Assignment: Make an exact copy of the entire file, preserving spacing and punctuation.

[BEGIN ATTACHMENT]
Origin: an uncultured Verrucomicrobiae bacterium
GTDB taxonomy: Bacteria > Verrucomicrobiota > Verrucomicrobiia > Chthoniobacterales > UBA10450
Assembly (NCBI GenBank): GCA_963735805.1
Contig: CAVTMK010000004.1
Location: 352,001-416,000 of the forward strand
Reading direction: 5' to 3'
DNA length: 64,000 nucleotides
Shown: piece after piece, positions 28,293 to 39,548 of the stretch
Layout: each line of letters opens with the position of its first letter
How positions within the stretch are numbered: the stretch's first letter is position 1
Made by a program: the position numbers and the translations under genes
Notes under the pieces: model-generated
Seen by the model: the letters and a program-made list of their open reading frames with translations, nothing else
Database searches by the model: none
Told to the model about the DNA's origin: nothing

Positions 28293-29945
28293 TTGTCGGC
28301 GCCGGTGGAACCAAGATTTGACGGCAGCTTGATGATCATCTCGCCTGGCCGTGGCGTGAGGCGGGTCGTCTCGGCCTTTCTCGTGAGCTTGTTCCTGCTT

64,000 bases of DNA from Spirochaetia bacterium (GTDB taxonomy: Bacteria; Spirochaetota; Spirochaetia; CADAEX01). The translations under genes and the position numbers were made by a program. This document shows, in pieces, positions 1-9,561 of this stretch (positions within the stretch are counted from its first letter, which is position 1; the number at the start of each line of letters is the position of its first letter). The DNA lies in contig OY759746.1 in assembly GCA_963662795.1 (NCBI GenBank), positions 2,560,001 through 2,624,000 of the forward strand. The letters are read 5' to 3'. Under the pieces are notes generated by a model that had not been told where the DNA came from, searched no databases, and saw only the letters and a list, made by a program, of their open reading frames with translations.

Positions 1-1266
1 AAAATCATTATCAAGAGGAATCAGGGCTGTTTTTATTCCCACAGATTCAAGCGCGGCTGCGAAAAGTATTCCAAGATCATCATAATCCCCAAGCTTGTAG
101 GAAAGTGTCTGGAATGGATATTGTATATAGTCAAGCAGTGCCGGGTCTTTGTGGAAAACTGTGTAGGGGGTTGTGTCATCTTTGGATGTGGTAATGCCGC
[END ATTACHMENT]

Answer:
Origin: an uncultured Verrucomicrobiae bacterium
GTDB taxonomy: Bacteria > Verrucomicrobiota > Verrucomicrobiia > Chthoniobacterales > UBA10450
Assembly (NCBI GenBank): GCA_963735805.1
Contig: CAVTMK010000004.1
Location: 352,001-416,000 of the forward strand
Reading direction: 5' to 3'
DNA length: 64,000 nucleotides
Shown: piece after piece, positions 28,293 to 39,548 of the stretch
Layout: each line of letters opens with the position of its first letter
How positions within the stretch are numbered: the stretch's first letter is position 1
Made by a program: the position numbers and the translations under genes
Notes under the pieces: model-generated
Seen by the model: the letters and a program-made list of their open reading frames with translations, nothing else
Database searches by the model: none
Told to the model about the DNA's origin: nothing

Positions 28293-29945
28293 TTGTCGGC
28301 GCCGGTGGAACCAAGATTTGACGGCAGCTTGATGATCATCTCGCCTGGCCGTGGCGTGAGGCGGGTCGTCTCGGCCTTTCTCGTGAGCTTGTTCCTGCTT

64,000 bases of DNA from Spirochaetia bacterium (GTDB taxonomy: Bacteria; Spirochaetota; Spirochaetia; CADAEX01). The translations under genes and the position numbers were made by a program. This document shows, in pieces, positions 1-9,561 of this stretch (positions within the stretch are counted from its first letter, which is position 1; the number at the start of each line of letters is the position of its first letter). The DNA lies in contig OY759746.1 in assembly GCA_963662795.1 (NCBI GenBank), positions 2,560,001 through 2,624,000 of the forward strand. The letters are read 5' to 3'. Under the pieces are notes generated by a model that had not been told where the DNA came from, searched no databases, and saw only the letters and a list, made by a program, of their open reading frames with translations.

Positions 1-1266
1 AAAATCATTATCAAGAGGAATCAGGGCTGTTTTTATTCCCACAGATTCAAGCGCGGCTGCGAAAAGTATTCCAAGATCATCATAATCCCCAAGCTTGTAG
101 GAAAGTGTCTGGAATGGATATTGTATATAGTCAAGCAGTGCCGGGTCTTTGTGGAAAACTGTGTAGGGGGTTGTGTCATCTTTGGATGTGGTAATGCCGC